A shopping/dining/apartment complex, Emory Point, had opened up across from the CDC during the last half year or so. When I first saw the news, all I could think was, why in the world did they wait so long to open up a place like this?? Imagine if this had been here during my freshman year at Emory! Not only does Emory Point offer a nice selection of restaurants, it’s only a 10-20 minute walk from campus. I would definitely have been there every weekend! Instead, I spent half of my freshman weekends waiting for MARTA, trying to get to places like Buford Highway and Perimeter. However, since I’ll be in Atlanta another four years for medical school, I’ll forgive their delay. Since their opening, I’ve been in and out of Point frequently. So far, I’ve been to F2O, La Tagliatella, Bonefish Grill, Marlow’s Tavern, Sweet Monkey, Tin Lizzy’s, and Which Wich. I’d bypassed The General Muir quite a few times, mostly because it looked rather dark from the outside. Recently though, The General Muir has been getting some really great press as one of the top Jewish delis in the country. Having never tried a Jewish eatery, I had no reason not to check it out. Thus, when my parents came down to help me move to a new apartment and wanted to treat my good friend, a Reuben fanatic, to dinner, I immediately suggested The General Muir.
We were immediately greeted by a cheerful, friendly hostess when we entered. Since we were there relatively early for dinner, she let us choose a table. We chose one of the cozy booths against the far wall of the restaurant. I absolutely loved the interior of this place. I couldn’t believe how wrong I was about it being dark! Combined with multiple, large windows, the high ceilings, white “brick” walls, and adorable globe-shaped lights created a wonderfully bright and cheery atmosphere. The tables were spaced perfectly, allowing customers to feel a little privacy (unlike Bonefish Grill) and light to shine freely. Our server, although not very knowledgeable in terms of beer, was friendly and helpful. After checking with the bartender, he recommended the Stella Artois on draft as a good substitute for Heineken. The Stella was light, smooth, and refreshing – although it was for my dad, I snagged the last half of his glass. He ordered another glass, so it’s all good.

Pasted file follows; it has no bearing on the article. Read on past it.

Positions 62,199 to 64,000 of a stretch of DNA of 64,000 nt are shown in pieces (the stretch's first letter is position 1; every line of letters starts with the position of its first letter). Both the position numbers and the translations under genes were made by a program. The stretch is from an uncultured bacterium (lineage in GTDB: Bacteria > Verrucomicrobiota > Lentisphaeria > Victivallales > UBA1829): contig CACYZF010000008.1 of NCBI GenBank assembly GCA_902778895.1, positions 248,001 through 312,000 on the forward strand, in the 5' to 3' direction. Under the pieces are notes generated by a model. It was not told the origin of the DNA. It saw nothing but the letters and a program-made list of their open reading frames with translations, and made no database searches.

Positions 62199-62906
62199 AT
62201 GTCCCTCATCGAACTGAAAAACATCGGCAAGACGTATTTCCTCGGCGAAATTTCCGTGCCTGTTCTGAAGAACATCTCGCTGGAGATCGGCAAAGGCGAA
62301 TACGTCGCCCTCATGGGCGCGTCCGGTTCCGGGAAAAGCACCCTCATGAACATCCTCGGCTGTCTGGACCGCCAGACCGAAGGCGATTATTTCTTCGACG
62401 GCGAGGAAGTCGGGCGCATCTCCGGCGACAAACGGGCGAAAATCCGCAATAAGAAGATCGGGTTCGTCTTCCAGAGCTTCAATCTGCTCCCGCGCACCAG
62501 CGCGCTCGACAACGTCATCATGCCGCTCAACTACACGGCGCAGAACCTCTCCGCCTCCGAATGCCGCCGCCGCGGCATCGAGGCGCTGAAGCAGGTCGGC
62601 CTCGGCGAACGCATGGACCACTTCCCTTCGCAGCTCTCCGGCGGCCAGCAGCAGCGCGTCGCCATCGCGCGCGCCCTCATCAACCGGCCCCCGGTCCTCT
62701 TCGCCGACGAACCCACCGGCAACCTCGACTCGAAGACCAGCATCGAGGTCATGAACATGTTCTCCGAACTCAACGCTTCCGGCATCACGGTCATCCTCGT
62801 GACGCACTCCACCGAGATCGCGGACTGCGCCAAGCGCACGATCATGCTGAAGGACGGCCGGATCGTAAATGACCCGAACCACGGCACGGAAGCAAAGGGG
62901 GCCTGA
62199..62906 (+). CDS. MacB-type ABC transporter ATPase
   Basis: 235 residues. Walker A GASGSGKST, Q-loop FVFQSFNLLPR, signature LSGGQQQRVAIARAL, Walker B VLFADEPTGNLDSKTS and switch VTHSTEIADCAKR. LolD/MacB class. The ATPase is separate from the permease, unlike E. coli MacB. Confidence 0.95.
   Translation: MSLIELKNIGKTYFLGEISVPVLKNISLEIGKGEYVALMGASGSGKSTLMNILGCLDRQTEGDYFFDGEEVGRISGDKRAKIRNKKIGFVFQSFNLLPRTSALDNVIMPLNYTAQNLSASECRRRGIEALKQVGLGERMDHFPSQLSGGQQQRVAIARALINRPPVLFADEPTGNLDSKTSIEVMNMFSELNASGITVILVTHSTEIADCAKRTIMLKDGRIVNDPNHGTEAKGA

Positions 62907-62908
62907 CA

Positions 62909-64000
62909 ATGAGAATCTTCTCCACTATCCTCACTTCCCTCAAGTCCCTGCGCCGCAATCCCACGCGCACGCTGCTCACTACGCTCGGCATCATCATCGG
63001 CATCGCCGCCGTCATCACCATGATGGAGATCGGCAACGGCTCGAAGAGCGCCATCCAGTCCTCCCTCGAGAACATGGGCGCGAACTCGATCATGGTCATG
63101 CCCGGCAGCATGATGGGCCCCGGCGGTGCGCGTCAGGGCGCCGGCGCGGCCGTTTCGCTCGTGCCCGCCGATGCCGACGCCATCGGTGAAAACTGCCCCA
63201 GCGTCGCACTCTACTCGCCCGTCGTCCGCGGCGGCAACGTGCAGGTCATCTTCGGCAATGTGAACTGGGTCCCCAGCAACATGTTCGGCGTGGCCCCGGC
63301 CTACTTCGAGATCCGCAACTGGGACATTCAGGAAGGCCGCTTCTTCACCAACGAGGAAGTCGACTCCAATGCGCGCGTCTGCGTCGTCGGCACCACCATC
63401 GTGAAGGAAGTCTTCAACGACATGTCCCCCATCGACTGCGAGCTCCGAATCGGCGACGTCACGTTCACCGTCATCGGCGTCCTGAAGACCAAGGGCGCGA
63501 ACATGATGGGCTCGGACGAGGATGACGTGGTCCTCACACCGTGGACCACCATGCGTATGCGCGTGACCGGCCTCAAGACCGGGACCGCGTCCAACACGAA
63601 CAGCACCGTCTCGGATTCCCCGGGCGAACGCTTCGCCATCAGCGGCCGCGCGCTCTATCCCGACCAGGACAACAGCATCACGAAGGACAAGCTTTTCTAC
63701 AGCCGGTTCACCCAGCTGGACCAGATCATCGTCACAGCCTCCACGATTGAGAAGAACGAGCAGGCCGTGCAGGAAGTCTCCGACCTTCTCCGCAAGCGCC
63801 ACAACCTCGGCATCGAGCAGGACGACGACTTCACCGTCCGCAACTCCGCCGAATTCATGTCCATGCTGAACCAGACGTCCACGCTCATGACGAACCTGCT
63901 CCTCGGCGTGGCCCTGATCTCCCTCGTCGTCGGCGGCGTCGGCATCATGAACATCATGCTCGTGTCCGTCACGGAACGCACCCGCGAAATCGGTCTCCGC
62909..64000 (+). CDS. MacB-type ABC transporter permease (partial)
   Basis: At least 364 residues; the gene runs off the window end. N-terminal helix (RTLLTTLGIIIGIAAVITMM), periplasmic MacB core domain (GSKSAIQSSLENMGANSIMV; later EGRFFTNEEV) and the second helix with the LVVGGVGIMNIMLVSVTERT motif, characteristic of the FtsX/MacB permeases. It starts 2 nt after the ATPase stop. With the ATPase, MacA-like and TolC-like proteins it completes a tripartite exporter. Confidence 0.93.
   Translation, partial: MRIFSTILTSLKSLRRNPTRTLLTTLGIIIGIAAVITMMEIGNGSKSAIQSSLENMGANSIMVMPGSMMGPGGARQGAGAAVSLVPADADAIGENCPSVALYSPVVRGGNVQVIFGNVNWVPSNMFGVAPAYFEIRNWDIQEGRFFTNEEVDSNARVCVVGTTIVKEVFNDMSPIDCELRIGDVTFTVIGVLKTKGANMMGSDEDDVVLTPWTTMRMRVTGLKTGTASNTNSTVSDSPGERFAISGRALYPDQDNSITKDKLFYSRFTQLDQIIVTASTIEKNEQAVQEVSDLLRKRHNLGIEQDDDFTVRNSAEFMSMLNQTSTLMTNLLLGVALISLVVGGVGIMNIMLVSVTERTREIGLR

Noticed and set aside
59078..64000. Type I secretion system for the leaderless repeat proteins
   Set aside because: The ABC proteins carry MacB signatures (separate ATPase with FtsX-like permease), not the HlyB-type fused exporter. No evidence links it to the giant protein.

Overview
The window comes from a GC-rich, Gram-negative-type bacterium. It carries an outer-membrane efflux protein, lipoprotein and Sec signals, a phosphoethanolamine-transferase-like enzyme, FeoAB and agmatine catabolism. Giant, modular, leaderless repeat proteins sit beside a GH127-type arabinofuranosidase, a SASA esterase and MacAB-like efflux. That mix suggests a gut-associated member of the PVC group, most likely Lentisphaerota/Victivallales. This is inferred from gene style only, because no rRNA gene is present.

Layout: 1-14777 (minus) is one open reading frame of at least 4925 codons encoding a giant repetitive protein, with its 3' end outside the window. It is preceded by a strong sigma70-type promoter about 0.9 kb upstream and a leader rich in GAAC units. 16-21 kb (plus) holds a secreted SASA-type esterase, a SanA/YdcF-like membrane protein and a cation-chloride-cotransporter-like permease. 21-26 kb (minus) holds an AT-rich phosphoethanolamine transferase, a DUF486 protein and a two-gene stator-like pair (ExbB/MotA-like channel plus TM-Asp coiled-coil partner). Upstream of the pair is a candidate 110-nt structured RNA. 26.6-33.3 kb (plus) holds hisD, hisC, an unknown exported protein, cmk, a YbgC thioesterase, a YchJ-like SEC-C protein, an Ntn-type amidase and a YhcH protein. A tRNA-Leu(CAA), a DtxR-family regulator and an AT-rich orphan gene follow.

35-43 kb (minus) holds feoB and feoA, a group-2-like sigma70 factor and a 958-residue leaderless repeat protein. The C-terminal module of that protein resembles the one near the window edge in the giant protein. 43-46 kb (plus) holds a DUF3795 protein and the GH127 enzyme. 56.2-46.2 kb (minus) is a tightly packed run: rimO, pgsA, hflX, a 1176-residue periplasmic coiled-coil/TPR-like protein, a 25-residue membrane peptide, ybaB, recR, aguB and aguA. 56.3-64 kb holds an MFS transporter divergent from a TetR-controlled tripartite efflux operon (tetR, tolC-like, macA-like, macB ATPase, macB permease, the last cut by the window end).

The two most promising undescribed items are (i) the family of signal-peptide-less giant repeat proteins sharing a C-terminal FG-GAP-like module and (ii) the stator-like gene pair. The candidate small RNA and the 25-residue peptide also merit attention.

The four of us shared the Swiss Chard Fritters for an appetizer. Vibrantly green and packed full of swiss chard, these fritters almost tricked me into feeling healthy as I ate them. The whipped house ricotta at the bottom provided a nice, creamy contrast to the fritter, which could have been more crisp. They were a little too soft, lacking the satisfyingly crispy exterior I love in fried foods. Despite its topping of Parmesan cheese, the dish could have used a touch more salt, too. However, it’s unlike anything I’ve tried before and I enjoyed it for the most part.
My mother and I split a medium-rare skirt steak, so the picture above is just half of the entree. Served over potato puree and sauteed greens, the skirt steak was cooked perfectly – red, juicy, and tender. The potato puree had a velvety texture and tasted wonderful from all of the sauce and juices. Unfortunately, the overwhelming amount of garlic in the dish ruined it for me. I love garlic, but there was so much that it just dominated the other flavors. Not only that, there were many, many chunks of crunchy, not-quite-cooked-through garlic intermixed with the pepperoncini and sauteed greens. At the end, I felt like I was eating garlic that somehow had the texture of steak and pureed potatoes.
The only reason I didn’t order the fried chicken was because my dad called dibs on it first. Seeing as I could steal some from him, I didn’t bicker with him over it. When his dish reached the table, I immediately regretted not putting up more of a fight. Split into the thigh, drumstick, and breast, the chicken had the amazing, finger-burning crunchy outside that the fritters had lacked. Seasoned beautifully and surprisingly juicy, the chicken almost didn’t need its accompanying spicy-honey sauce. The sauce was so good, however, that you can’t simply set it aside, unless if you’re like my dad, who’s not a big fan of savory-sweet. Sweet, floral, and packing a powerful punch of spice, the honey sauce made a delicious fried chicken into The General Muir’s fried chicken. Its side of cucumber slaw couldn’t stand up to the chicken at all. A little watered down, it was “meh” – a nice, healthy side, but nothing special or particularly memorable.
Unfortunately, my friend completely devoured the Reuben before I could snap a picture of it. Although I didn’t taste it, it looked amazingly satisfying. Piled high with a generous portion of corned beef, the sandwich was surprisingly large. Served with only a large pickle, the Reuben stood no chance before my friend. Despite its size, for the price, I do think that the sandwich should have come with some sort of simple side, whether it be a side salad, house-made chips, or fries. Regardless, it got my friend’s stamp of complete approval.
When we had been ordering, I’d caught a glimpse of the brunch and breakfast menus on the other side of the dinner menu. Combined with the pleasant dining experience we had, dishes such as the 3 Egg Omelet and Smoked Hash beckoned me to return for brunch sometime. The General Muir’s close proximity, creative and tasty dishes, and friendly service definitely ensure my return in the near future.
The General Muir
1540 Avenue Place, Suite B-230
Atlanta, GA 30329